Vitamins and Minerals

Although uncommonly seen in noninstitutionalized elderly people, individual deficiencies of vitamins and minerals may occur. They are sometimes discovered when a physician recognizes the signs and symptoms as shown in Table 36, asks specific and detailed questions about the diet, or, more commonly, analyzes blood samples for particular nutrients. This final approach assumes that nutrient levels in the blood reflect nutrient levels in the tissue, which is not always the case.

Table 36. Clinical Manifestations of Deficient Vitamins and Minerals in Older People

NUTRIENT

REPORTED CLINICAL MANIFESTATIONS

COMMENTS

Calcium

Increased risk of fracture (osteoporosis, osteomalacia)

Adequate intake (>800mg/day) throughout adulthood demonstrates greatest protection

Folate

Loss of appetite; anemia; malabsorption; fatigue; diarrhea; painful tongue; low platelets and white blood cells

Institutionalized patients are at risk

Iron

Apathy; decreased exercise tolerance; pallor; painful tongue; swallowing difficulty

          

Niacin

Dermatitis; diarrhea; dementia

Called pellagra

Selenium

Poor heart function

Touted to be preventive against cancer

Vitamin A

Anemia; poor appetite; decreased wound healing; night blindness; dry skin

Second most commonly used supplement

Vitamin B1 (thiamin)

Weight loss; malaise; fatigue; decreased reflexes; nervous system problems

Patients may exhibit mental status change; may contribute to heart problems

Vitamin B2 (riboflavin)

Magenta tongue; dry cracks on the lips

Decreased reliability of assay in older people

Vitamin B6

Nausea; vomiting; confusion; loss of appetite; dermatitis; motor weakness; depression; dizziness; sore tongue

May be associated with carpal tunnel syndrome

Vitamin B12

Nausea; poor appetite; fatigue; constipation; depression; decreased memory; psychosis; anemia; malabsorption; clouding of consciousness in dementia; neurologic disease

Deficiency may be due to lack of intrinsic factor or stomach atrophy; can occur without anemia

Vitamin C

Weakness; irritability; skin changes; dry mouth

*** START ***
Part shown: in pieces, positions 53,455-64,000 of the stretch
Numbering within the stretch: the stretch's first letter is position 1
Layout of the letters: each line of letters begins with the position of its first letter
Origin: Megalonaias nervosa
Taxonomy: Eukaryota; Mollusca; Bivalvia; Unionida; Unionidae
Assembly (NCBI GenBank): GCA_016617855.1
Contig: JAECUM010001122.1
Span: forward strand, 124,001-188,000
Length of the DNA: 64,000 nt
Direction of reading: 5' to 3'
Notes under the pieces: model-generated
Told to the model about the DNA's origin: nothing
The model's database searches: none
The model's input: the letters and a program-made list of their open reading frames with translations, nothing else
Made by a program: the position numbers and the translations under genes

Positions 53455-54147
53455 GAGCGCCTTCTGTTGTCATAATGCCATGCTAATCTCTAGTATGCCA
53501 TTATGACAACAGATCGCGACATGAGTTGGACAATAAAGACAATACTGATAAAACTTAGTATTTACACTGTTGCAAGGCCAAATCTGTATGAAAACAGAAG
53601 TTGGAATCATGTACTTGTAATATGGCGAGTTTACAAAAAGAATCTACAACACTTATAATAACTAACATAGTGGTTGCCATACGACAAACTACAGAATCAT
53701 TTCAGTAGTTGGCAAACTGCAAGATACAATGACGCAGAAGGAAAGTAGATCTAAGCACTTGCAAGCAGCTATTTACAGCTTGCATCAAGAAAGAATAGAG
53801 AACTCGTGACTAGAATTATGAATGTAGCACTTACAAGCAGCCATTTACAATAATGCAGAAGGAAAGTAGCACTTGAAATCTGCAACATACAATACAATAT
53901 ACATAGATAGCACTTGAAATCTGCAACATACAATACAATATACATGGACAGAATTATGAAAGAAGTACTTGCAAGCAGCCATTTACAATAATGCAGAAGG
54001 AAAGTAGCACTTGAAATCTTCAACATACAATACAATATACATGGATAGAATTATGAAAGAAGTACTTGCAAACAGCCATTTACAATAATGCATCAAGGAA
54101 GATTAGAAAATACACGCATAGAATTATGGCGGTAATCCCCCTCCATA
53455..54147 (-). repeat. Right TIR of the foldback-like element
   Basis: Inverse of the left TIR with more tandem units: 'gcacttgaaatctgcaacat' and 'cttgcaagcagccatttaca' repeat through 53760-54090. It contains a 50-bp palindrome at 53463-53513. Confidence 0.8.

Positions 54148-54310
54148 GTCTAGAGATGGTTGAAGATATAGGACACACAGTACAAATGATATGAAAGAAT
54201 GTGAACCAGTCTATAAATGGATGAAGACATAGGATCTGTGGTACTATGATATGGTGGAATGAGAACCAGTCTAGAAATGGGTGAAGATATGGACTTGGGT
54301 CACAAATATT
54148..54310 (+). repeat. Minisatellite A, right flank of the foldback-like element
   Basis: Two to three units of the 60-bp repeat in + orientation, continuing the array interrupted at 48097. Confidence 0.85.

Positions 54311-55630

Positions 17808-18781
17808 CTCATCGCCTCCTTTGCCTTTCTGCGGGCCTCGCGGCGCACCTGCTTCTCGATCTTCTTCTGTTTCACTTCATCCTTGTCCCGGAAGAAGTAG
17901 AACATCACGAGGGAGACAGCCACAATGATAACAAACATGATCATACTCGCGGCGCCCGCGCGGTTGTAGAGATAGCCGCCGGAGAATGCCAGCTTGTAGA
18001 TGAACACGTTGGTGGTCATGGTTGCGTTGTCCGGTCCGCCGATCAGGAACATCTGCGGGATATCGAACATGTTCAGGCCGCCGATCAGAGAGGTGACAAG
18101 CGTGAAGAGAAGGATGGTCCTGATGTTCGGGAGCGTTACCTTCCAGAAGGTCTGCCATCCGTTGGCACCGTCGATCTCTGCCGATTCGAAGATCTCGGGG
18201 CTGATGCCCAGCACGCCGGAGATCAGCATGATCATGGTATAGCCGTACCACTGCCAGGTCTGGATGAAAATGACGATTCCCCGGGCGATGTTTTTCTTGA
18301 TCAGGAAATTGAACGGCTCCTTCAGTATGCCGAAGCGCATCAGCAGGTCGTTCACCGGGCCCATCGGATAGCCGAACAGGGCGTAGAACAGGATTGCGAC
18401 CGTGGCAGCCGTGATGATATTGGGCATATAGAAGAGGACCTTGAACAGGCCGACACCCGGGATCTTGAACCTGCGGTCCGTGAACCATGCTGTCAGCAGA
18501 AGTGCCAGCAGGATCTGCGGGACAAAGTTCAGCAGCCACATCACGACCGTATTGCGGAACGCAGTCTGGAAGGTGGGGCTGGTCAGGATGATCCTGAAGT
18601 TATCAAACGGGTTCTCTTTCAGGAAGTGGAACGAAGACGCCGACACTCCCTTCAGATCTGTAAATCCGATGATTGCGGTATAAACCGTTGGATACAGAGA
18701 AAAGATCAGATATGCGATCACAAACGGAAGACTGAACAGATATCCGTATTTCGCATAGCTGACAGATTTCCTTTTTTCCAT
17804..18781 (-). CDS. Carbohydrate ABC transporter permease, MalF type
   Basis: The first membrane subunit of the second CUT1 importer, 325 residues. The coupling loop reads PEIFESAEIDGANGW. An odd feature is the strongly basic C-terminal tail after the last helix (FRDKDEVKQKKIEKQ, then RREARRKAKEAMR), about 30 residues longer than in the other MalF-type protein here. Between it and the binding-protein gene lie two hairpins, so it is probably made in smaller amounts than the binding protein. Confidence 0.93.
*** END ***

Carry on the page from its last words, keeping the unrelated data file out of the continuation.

Most commonly used supplement

Vitamin D

Weakness; bone pain; gait disturbance

Decreased skin production

Vitamin E

Clinical manifestations of deficiency in humans are uncertain

Antioxidant; touted to be preventative against cancer

Zinc

Delayed wound healing; impaired immune function; loss of taste acuity; dementia; impotence; lethargy; decreased libido; poor appetite; skin changes

Supplementation might augment healing of pressure ulcers; possibly protective vs. muscular degeneration

Source: Modified from Silver AJ. Malnutrition. In: Beck JC, ed. Geriatrics Review Syllabus: A Core Curriculum in Geriatric Medicine, 1st ed. New York: American Geriatrics Society; 1989: 102. Reprinted with permission.

    A much more common and serious problem is taking too much of a vitamin (hypervitaminosis). In one study, investigators found that 10 percent of elderly men were consuming ten times the RDA for vitamins C, D, E, and B-complex vitamins, and that 10 percent of women were consuming ten times the RDA for thiamin and iron. Many older people believe that such megadoses can prolong life, cure ailments, improve their ability to deal with stress, improve sexual function, and enhance the immune system. Regretfully, the truth seems just the opposite: hypervitaminosis can result in significant toxicities. Megadoses of vitamin C can produce kidney stones and gastrointestinal problems; too much vitamin A can produce fatigue and weakness, cause liver dysfunction, headache, produce high calcium in the blood, and reduce the number of circulating white blood cells; megadoses of vitamin B6 can cause significant damage to nerves in the arms and legs.

Malnutrition

Many factors increase the risk for malnutrition in older individuals (see Table 37). Malnutrition, in turn, places older people at risk for subsequent illness, disability, and even increased mortality. With appropriate replacement of nutritional deficiencies, most if not all of these processes can be reversed. Therefore, maintaining an adequate nutritional status is a cornerstone of preventive medicine in caring for older people.

Table 37. Causes of Malnutrition in Older People